Freshly returned from Rome, Travel Editor Stephen Scourfield remembers marvellous manifold experiences in the "urbs aeterna"
As you read this, I’m just back from Rome, having joined the inaugural Qantas flight direct from Perth to Rome. In fact, it is the first ever direct connection between Australia and continental Europe. It’s a prestigious moment for both Rome and Perth.
Given all that Qantas is doing out of Perth now (the Rome flight joins London direct and the announcement of flights to Johannesburg from November), chief executive Alan Joyce jokes that perhaps the name should be changed to WANTAS.
Mr Joyce was addressing a host of VIPs and dignitaries, including some from Italian tourism and Rome airport, at a rooftop party presented by Tourism WA.
They were encouraging tourists to come to us, just as I do encourage you to visit Rome, this eternal, layered city. He explained that the 102-year-old airline’s initials stand for Queensland and Northern Territory Aerial Services.
Mr Joyce also revealed that Qantas has flown three Popes during its history — John Paul II, Benedict XVI and Pope Paul VI. Probably never revealed before is that one of the conditions of flying Pope Paul VI was that he had a bed on board. So Qantas got him an inflatable bed. “It was strapped down,” Mr Joyce says.
CURIOSITY & CULTURE
I had spent the afternoon walking around the Vatican City with friend Giancarlo Alu, an authority on Christian architecture who has been a guide there for 61 years. He literally wrote the book and is motivated, energetic and sharing of his knowledge. He tells me: “Culture comes from curiosity. Without curiosity, we only have the cancer of mediocrity in society.” Ah, the complex, educated minds of Rome. (More from Giancarlo in a story soon.)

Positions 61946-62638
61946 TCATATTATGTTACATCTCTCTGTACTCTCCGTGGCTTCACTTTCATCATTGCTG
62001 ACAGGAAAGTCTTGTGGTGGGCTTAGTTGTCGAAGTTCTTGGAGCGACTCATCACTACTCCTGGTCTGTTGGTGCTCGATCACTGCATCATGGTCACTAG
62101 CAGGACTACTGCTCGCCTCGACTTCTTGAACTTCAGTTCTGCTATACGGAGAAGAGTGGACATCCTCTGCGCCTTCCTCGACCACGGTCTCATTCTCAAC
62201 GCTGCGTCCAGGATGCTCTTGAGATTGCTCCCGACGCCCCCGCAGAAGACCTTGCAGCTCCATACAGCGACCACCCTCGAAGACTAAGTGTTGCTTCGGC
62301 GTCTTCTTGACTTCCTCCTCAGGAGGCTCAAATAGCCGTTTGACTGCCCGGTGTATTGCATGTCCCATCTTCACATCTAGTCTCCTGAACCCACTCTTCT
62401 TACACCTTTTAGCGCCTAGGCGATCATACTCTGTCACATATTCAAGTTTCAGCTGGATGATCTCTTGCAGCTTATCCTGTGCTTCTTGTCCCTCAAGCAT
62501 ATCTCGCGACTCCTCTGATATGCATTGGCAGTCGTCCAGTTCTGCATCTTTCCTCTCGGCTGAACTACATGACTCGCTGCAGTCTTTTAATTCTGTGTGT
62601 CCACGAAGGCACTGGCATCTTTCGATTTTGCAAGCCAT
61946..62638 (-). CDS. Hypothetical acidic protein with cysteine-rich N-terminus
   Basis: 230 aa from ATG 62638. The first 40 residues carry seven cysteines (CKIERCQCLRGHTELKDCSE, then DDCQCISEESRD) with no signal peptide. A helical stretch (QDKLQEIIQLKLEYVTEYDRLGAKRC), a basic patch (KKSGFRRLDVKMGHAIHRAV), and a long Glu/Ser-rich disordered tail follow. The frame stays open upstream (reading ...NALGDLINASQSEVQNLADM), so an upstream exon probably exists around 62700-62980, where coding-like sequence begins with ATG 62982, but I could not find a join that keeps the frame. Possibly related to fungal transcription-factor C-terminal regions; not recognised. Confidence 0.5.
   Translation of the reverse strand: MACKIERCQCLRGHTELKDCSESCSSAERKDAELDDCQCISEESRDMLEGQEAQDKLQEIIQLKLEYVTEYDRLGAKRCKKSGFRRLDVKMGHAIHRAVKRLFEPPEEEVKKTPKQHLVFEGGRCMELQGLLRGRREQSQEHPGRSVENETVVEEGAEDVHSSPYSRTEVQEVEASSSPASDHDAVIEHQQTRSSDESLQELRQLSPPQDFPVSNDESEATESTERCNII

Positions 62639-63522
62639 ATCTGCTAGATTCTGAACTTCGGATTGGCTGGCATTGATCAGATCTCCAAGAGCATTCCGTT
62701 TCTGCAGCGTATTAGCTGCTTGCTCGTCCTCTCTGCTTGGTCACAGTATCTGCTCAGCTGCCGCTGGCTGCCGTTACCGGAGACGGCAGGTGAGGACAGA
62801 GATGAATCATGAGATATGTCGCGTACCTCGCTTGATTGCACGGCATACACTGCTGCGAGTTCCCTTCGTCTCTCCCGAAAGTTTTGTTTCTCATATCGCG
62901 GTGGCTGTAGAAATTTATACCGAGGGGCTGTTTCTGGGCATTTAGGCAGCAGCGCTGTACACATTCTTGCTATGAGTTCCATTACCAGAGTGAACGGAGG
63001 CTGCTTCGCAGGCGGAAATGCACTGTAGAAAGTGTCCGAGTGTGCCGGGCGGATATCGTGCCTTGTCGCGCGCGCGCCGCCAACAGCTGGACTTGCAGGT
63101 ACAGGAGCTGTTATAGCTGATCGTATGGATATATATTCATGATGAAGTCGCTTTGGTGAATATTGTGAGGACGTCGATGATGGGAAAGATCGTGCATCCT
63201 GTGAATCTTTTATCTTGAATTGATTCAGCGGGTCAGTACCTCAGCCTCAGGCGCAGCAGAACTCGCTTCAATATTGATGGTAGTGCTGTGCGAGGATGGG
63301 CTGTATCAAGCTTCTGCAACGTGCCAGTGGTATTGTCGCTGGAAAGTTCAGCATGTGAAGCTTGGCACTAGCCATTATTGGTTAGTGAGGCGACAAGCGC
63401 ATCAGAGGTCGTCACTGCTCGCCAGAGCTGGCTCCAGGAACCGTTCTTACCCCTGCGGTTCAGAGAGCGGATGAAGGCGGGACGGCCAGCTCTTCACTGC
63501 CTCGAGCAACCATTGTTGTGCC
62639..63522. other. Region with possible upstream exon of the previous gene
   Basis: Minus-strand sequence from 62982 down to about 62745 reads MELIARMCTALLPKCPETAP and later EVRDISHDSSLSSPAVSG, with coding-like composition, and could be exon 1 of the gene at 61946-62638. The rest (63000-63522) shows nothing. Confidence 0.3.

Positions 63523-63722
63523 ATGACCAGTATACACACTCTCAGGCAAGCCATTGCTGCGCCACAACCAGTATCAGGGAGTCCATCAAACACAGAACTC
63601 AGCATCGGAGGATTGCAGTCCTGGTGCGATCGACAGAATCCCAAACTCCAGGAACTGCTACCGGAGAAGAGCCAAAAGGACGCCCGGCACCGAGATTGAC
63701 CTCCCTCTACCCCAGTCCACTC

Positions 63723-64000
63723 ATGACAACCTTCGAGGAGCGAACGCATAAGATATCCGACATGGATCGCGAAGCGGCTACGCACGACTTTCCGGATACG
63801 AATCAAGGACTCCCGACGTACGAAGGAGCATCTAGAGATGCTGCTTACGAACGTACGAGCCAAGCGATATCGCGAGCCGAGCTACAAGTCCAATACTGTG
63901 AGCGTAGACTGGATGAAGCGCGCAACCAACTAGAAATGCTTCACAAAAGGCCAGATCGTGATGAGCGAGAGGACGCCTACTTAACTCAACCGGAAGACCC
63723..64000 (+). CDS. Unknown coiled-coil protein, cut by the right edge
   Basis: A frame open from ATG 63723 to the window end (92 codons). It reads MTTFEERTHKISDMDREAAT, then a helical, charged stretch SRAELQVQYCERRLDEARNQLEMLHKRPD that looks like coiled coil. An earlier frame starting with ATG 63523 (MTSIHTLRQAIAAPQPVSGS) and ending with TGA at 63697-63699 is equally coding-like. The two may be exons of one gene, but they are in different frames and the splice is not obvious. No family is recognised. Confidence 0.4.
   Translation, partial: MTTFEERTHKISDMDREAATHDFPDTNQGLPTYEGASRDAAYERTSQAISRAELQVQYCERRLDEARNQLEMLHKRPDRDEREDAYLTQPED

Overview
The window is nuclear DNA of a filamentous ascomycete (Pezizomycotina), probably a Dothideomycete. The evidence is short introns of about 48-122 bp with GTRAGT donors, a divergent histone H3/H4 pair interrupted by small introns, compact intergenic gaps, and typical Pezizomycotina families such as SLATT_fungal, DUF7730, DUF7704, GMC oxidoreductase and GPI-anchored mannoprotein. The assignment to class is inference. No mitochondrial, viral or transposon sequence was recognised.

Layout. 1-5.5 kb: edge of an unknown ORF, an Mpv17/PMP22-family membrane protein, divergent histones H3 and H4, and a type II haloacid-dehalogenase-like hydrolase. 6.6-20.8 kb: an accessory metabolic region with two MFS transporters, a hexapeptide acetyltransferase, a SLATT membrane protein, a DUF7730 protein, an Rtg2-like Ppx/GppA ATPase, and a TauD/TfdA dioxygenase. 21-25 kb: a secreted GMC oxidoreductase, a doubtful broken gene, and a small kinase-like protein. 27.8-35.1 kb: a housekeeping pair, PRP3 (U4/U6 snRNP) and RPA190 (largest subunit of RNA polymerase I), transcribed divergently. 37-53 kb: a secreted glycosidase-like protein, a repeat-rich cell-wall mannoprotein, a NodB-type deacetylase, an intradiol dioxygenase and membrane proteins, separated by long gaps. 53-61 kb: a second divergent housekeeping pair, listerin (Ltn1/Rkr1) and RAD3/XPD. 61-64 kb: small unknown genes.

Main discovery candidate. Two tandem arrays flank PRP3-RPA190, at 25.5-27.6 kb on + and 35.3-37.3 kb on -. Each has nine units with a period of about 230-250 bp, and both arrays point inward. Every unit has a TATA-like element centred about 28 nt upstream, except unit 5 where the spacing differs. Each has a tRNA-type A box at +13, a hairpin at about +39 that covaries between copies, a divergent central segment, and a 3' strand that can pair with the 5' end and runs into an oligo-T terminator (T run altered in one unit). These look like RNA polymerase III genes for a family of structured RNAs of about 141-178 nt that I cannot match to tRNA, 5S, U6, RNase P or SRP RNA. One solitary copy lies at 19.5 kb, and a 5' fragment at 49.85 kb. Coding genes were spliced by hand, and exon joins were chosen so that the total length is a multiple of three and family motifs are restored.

Another inspiring person met in Rome has been Australia’s Ambassador to Italy, Margaret Twomey. She arrived in 2020 and has been through the “dark and frightening” days of COVID here. She is emotional during her speech, but cheery at the thought of the new Qantas business class pyjamas she’s been given. Hers have worn out during the no-fly years, and the friendly folk at Qantas have re-wardrobed her.
The first time Margaret came to Rome was when she was nine years old on a family holiday. They were supposed to connect at Rome Airport, but the onward flight was cancelled and the whole family settled in to spend the night in chairs at the airport. She remembers vividly that they were red vinyl.
Another new friend made here is Noongar man Olman Walley (I know his dad Richard and met Olman when he was a boy, but he wouldn’t remember that). Here to help Tourism WA promote our State and its ancient landscapes and old culture, he spoke and played didgeridoo at both the flight arrival celebrations at Rome Airport and the VIP party. And he did so with inspirational strength, dignity, humility, and a true commitment to human connection. And we can all learn from that. Olman and wife Sharna own and operate Boorloo Aboriginal Cultural Experiences. He says: “I love to share our stories, history, music, dance and knowledge of our wonderful ancient culture.”